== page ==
3 children hurt when waterspout uproots bounce house
Miami — Two of the three children tossed onto a South Florida beach from a bounce house sent flying by a waterspout have been sent home from a hospital with minor injuries, hours after the inflatable was sent airborne above palm trees and a four-lane road, police said.
Authorities said the two children were sent home Monday and a third child was in stable condition and being held overnight for observation after the waterspout lifted up the bounce house from the beach.
No pedestrians or vehicles were hit when that and a second, unoccupied bounce house went flying, police added.
All three children were quickly thrown to the beach Monday as the bounce houses were uprooted and both inflatables then crashed in a parking lot across a state road, police said. The injured children were alert and conscious when they were taken to a hospital, Fort Lauderdale Police spokesman Keven Dupree said.
A police statement Monday evening said two of the children were treated for minor fractures and released while the third was stable at Broward Health Medical Center. Their identities were not released.
Police said no vehicles or pedestrians were hit by the bounce houses.
Video on local television stations showed the waterspout — a whirling column of air and water mist — moving from the ocean onto the sand of Fort Lauderdale beach, tossing a canopy and rolling one of the bounce houses before lifting it into the air.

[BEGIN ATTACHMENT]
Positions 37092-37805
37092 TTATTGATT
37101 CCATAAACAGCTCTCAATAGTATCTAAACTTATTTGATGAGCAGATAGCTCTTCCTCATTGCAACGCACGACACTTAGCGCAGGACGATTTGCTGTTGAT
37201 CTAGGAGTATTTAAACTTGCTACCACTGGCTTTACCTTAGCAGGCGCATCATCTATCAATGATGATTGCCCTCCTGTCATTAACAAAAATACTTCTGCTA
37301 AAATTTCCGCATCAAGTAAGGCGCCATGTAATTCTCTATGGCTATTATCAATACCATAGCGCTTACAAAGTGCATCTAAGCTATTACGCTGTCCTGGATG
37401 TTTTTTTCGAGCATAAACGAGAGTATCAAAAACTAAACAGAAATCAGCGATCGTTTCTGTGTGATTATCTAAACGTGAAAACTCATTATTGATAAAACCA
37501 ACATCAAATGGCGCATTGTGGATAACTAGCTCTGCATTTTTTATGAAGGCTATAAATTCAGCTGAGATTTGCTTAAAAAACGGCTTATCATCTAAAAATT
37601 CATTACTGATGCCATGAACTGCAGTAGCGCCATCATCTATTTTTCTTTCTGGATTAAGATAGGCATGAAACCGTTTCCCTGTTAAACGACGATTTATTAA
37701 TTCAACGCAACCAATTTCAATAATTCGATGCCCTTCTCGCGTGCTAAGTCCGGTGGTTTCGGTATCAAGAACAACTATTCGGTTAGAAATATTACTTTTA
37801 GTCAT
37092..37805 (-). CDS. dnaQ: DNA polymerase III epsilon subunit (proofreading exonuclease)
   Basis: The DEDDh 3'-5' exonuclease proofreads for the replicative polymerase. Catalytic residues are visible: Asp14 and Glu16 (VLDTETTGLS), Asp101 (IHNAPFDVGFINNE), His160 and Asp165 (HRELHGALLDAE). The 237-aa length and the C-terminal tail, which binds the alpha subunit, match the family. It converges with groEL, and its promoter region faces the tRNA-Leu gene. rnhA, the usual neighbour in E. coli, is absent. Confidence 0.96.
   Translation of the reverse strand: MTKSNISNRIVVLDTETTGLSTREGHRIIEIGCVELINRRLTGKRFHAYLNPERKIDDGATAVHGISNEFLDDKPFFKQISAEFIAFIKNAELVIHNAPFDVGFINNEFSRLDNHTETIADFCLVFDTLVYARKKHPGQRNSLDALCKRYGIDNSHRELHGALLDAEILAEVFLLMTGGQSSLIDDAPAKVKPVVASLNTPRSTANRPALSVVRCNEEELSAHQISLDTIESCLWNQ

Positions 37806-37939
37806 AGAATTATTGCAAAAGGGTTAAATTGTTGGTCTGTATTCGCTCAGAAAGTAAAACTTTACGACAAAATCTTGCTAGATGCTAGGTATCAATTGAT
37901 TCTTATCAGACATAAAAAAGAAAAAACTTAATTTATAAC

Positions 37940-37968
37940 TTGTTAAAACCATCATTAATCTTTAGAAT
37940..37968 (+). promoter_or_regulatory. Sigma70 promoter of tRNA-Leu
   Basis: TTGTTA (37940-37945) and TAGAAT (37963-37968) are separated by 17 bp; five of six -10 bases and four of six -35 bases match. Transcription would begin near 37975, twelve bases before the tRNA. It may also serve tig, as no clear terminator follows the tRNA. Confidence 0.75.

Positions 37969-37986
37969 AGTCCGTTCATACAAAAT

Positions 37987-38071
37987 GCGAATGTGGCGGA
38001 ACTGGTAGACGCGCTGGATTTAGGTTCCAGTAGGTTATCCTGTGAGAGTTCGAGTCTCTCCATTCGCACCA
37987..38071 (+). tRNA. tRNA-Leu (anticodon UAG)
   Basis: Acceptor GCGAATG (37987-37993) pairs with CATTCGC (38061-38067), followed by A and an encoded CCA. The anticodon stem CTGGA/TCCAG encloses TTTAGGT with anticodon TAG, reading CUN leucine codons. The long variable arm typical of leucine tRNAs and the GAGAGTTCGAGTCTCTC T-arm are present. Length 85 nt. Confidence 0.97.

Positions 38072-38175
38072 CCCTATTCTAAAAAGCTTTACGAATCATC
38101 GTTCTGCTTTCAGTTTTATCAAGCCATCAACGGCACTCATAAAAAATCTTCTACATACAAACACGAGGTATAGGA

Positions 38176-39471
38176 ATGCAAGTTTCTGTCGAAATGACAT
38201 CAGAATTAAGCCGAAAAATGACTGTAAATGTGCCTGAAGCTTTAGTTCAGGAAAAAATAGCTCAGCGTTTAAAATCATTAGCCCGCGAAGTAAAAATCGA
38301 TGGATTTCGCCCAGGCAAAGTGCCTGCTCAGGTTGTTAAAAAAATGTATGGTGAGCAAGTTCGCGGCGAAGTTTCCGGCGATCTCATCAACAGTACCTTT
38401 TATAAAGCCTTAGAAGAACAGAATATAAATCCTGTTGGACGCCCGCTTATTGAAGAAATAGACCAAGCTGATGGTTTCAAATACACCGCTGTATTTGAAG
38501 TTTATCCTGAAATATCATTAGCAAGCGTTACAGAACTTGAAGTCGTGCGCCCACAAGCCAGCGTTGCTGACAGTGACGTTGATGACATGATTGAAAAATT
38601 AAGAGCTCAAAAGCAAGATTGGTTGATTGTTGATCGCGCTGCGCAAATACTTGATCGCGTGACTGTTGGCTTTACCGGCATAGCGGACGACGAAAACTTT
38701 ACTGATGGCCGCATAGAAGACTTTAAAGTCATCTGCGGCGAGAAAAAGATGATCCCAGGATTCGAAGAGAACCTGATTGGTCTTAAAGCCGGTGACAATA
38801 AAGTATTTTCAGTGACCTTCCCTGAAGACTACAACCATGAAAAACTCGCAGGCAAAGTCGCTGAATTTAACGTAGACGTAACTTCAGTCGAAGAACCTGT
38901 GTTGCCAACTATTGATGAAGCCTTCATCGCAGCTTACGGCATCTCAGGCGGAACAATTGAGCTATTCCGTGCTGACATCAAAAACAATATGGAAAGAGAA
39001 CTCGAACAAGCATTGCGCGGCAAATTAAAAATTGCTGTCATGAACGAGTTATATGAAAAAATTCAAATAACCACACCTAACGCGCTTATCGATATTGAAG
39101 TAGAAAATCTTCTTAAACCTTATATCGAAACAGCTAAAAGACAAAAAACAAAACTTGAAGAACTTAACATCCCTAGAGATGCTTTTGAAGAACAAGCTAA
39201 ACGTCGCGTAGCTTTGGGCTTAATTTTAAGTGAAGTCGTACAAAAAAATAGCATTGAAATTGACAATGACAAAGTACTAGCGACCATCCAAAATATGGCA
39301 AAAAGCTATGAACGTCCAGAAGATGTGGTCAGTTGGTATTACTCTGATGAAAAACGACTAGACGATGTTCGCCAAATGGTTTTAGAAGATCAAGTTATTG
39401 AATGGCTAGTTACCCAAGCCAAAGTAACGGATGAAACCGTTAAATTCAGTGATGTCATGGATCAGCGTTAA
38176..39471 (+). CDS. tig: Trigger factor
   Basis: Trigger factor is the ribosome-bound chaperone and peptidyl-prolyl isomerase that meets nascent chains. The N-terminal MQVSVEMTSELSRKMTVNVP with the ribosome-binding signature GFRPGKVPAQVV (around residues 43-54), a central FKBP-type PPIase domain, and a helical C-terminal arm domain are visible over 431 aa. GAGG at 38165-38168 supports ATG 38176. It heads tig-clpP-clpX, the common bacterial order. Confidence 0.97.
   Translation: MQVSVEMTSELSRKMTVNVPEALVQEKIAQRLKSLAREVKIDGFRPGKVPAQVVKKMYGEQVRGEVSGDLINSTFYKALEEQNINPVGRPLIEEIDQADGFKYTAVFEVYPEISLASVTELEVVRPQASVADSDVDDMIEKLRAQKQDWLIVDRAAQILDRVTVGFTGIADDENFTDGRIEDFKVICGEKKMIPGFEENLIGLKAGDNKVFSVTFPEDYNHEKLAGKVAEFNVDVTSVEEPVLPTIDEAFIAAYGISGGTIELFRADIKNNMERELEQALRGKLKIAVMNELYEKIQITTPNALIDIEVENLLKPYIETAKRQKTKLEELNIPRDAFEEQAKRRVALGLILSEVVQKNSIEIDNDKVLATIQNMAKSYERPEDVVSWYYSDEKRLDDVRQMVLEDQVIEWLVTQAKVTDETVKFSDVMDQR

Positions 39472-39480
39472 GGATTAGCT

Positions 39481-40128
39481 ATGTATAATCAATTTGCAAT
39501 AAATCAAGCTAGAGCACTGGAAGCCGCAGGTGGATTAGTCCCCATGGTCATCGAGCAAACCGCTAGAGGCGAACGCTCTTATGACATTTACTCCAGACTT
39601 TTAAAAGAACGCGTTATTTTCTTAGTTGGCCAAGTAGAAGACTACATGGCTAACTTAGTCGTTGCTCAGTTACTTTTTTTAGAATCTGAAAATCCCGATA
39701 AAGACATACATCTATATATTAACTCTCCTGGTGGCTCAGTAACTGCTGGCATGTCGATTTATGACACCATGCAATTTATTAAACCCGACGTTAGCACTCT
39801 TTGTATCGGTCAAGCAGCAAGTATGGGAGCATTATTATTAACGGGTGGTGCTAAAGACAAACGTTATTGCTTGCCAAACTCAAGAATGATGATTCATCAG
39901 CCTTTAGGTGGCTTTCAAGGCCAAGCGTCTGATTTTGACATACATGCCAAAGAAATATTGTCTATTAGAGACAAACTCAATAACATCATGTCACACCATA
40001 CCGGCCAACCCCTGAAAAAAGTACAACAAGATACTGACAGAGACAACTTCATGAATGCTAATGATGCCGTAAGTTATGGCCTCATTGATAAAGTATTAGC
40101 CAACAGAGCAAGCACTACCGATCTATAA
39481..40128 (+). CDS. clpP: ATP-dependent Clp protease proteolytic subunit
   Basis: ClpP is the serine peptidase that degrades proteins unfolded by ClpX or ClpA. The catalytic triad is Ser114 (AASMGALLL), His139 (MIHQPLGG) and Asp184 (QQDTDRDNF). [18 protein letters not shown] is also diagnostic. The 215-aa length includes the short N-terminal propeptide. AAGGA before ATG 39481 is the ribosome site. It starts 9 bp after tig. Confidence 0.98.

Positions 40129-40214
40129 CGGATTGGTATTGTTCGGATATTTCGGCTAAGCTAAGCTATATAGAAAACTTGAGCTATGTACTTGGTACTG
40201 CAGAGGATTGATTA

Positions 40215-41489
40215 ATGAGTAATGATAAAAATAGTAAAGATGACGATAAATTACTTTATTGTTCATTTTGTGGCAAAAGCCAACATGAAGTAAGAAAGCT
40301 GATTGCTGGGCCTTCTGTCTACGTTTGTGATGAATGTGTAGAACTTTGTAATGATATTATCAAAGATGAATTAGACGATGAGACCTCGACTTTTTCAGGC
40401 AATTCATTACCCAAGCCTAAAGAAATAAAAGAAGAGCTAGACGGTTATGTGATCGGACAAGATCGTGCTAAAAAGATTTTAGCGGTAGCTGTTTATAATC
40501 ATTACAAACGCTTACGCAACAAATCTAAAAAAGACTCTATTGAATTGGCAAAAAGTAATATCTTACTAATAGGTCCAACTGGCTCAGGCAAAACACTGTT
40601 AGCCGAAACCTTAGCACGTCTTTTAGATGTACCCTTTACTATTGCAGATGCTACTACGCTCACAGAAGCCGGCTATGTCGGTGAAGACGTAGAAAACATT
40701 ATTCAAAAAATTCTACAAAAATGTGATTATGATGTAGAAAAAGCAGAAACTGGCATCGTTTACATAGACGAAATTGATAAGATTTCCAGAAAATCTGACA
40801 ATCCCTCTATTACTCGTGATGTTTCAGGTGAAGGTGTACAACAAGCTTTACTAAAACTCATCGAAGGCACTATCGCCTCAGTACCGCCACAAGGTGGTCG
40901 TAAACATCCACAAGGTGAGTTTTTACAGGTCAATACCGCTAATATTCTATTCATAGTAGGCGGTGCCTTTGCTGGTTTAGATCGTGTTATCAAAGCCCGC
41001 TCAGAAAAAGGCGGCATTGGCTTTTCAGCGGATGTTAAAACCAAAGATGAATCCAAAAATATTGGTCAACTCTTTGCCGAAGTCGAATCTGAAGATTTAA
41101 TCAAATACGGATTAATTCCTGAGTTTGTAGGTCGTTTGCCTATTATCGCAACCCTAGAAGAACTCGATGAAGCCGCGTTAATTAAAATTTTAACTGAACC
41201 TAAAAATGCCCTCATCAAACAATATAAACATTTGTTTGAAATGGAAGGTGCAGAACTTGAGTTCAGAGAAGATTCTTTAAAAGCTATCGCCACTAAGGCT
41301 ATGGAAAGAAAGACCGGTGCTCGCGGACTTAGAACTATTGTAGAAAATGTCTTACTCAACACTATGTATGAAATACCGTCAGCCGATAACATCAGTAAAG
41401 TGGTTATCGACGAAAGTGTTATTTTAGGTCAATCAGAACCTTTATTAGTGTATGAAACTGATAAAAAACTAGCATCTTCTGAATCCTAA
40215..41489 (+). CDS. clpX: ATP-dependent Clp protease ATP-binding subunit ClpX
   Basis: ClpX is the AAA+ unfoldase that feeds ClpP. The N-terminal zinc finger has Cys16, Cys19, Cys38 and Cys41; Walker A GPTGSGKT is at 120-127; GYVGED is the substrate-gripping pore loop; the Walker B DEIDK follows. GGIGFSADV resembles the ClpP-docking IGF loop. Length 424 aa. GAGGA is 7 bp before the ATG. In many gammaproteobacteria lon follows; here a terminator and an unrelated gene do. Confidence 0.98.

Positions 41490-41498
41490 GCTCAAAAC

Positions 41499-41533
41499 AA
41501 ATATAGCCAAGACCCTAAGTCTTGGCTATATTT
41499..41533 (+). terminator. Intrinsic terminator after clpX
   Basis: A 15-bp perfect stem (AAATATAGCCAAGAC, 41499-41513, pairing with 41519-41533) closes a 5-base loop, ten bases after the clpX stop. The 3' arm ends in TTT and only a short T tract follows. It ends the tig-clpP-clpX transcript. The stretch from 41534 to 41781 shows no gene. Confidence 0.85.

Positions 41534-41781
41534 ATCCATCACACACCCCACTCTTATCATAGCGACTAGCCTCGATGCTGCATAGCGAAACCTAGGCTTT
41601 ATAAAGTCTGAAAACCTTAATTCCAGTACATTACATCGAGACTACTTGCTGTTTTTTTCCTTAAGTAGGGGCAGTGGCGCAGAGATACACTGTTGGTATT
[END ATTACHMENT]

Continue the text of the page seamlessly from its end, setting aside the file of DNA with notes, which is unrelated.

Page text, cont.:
The house flew above the tree line, but the children fell out when it first flipped over the beach, Dupree said. "They were immediately dropped out of the bounce house onto the sand," he said.
Both bounce houses had been secured to a basketball court as part of a city-sponsored family activity zone set up for a Memorial Day holiday event. The waterspout snapped a concrete pole holding a basketball hoop.
Burt Osteen, a 37-year-old flooring installer from Fort Lauderdale, and his family dove to the sand on their stomachs as they saw the waterspout spinning toward them.
"It came right over us. We laid on the ground; we were right in front of the bounce house. We watched it pick up the bounce house and snap a basketball hoop," Osteen said.
He barely felt anything, though, when the waterspout passed over them. The tablecloths on nearby picnic tables weren't even disturbed by the wind, he said.
"The only thing was the sand, getting stung by the sand," he said.
Unlike tornadoes, waterspouts don't need thunderstorms for their funnel clouds to form.
On Monday afternoon, a band of clouds moving in from the ocean had winds favorable for waterspout formation, said Jeral Estupinan, a meteorologist with the National Weather Service in Miami.
"It developed very close to the coastline and moved onshore, and it dissipated very quickly onshore, like any other waterspout," Estupinan said.
Copyright 2015 The Associated Press. All rights reserved. This material may not be published, broadcast, rewritten or redistributed.